We all commit to fitness routines for various reasons. We engage in different workouts, training habits, and nutrition plans depending on what we want to achieve. The thing is, our fitness goals are mainly focused on how we want to look rather than getting stronger and healthier.
Many people forget to incorporate back exercises in their training programs, simply because they don’t see the results when looking in the mirror. Instead, they pay more attention to “mirror muscles” — the ones they more readily see when they look at their reflection.
Make back training a priority to improve form, posture, and spinal muscle flexibility. Even if you don’t have the time to go to the gym, you can strengthen your back muscles from the comfort of your home through simple, cost-effective equipment. This blog will go over some of the best back exercises with resistance bands that you can do from just about anywhere.
Don’t forget to check out our full collection of resistance bands.
What is a Resistance Band?
Typically made from synthetic rubber or latex, resistance bands force the user to work harder to maintain control. One of the many benefits of resistance bands is that it adds tension to regular exercises to engage more muscles, making the movement more challenging.
There are many types of resistance bands, each serving its own purpose and offering various difficulty levels. Some have handles. Others don’t. They are available in light, medium, and heavy tension levels. All are portable, versatile, and affordable, making it a popular piece of fitness equipment for frequent travelers and those who love working out at home.
While this blog focuses on back exercises, resistance bands are so versatile that they can help improve mobility, boost flexibility, and increase strength in just about any muscle group. To maximize your resistance bands, check out our favorite resistance band exercises.
The Best Back Exercises with Resistance Bands
Important note: For these back exercises with resistance bands to work, you need to always start on tension. The band should never be slack. If that happens, adjust your positioning so that in the starting stance, the band is pulled tight.
1. Bent-Over Row
Stand shoulder-width apart. Then, step into the resistance band. Lean slightly forward to hold the band in your hands. Bend your knees a bit and keep your back straight.
Next, slowly bend your elbows and lift the band as high as possible. As you move your arms back, squeeze your shoulder blades together. Don’t change the position of your waist and legs. Pause and squeeze for a moment once you reach the top, and then lower the ends of the band.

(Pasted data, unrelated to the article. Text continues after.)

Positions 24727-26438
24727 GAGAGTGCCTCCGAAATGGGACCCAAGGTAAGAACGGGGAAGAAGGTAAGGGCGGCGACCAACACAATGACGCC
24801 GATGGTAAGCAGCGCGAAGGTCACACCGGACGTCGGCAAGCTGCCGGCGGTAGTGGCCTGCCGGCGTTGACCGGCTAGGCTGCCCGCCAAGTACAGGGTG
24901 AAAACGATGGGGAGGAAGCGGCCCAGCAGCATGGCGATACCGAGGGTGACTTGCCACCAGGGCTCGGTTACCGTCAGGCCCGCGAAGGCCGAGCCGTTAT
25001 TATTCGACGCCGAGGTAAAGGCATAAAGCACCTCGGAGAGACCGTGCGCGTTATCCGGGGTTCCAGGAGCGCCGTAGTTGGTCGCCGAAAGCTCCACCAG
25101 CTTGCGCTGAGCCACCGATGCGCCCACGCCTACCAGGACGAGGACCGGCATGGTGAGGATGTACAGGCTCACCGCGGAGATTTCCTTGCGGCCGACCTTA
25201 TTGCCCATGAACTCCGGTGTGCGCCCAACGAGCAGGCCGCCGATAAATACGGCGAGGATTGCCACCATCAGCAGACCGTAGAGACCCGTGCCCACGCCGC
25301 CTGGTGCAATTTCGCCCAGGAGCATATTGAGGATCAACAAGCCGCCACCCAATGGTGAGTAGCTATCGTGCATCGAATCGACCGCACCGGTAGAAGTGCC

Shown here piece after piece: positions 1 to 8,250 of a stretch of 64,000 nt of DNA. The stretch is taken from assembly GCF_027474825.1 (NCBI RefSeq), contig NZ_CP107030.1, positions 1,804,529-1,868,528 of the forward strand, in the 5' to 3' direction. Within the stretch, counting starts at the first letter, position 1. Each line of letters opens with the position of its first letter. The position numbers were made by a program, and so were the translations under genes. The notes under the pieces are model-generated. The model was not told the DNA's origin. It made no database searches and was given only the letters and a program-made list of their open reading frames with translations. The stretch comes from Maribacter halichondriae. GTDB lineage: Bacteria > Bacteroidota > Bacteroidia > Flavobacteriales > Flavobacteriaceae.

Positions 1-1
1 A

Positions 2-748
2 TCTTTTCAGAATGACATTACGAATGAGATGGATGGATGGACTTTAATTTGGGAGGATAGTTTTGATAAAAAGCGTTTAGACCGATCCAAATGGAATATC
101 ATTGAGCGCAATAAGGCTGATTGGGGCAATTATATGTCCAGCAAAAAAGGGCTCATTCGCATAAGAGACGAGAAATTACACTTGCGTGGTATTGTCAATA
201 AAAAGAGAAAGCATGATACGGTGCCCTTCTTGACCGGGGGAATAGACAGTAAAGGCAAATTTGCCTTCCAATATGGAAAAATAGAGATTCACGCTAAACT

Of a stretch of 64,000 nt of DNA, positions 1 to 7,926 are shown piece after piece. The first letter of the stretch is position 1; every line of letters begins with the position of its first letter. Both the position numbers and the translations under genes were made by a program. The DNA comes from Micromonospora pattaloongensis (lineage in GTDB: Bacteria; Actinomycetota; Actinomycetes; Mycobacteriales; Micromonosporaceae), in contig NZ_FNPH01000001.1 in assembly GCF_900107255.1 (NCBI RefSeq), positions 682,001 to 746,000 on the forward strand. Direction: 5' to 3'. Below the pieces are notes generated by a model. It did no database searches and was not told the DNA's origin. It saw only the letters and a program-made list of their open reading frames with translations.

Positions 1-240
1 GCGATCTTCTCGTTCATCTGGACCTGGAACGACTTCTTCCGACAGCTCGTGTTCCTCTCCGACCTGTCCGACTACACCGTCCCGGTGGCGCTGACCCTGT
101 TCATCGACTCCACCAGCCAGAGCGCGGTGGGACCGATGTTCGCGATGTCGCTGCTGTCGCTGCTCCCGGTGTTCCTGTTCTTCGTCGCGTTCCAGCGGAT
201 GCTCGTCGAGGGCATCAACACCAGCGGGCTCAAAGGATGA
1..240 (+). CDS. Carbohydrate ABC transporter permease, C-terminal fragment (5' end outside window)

2. Face Pull
Secure the resistance band on a squat rack or any fixed object at eye or chest level. Stand with your feet shoulder-width apart and hold the ends of the band while at a safe, comfortable distance from the attachment point. The greater the distance from the anchor, the greater the tension and the tougher the workout will be.
Pull the band straight towards your body while standing upright. Only bend your elbows — don’t move your head or shoulder forwards. Pause for a moment before releasing the band and going back to the starting position.
Resistance bands make it possible to perform deadlifts without weights and bars. Start with getting your form right. Stand shoulder-width apart in the middle of a resistance band and grab its ends with each hand. To do this, slightly bend your knees and hinge your upper body forward at an approximately 45-90-degree angle. This is your starting position.
Squeeze your glutes and drive yourself upward. Your arms should be completely extended. Stay in the upright position for a moment before returning to the starting position for another repetition. Keep your back straight throughout the movement to maintain good form and technique.
4. Seated Row
Sit upright on the floor. Then, slightly bend your knees and place the band around your feet or the soles of your shoes. Hold on to each endpoint with your hands. Now, prepare yourself to pull the band. Sit tall, stretch your legs, and brace your core.
Pull the band towards your lower abdomen while squeezing your shoulder blades together. Keep pulling until your elbows are behind your torso. Pause for around two seconds before slowly extending your arms to return to the starting position.
5. Lat Pulldown
Attach the resistance band to a high, stable structure, like an elevated, wall-mounted hook or door frame. Stand, kneel, or sit on the floor. Then, extend your arms to hold the ends of the band with each hand.
Engage your core. Pull both ends of the band until it reaches your chest or waist. Pause for a moment to further engage your lat muscles. Don’t rush the movement. Gradually return to the starting position. It’s crucial to slowly get used to the routine by initially performing fewer repetitions and increasing it as you go along.
Try New Back Exercises with Resistance Bands Today
A resistance band is a small investment that can make a positive difference in every fitness program, especially in back training routines. Resistance bands are your best friends if you’re just starting to strengthen your upper- and lower-back muscles. Use them alongside weights and other training tools to improve spinal support, initiate more progress, and diversify your workouts. For holistic core strengthening, use resistance bands to improve ab strength and hip mobility as well.
To find the best resistance band to suit your fitness needs, check out The WOD Life’s collection today.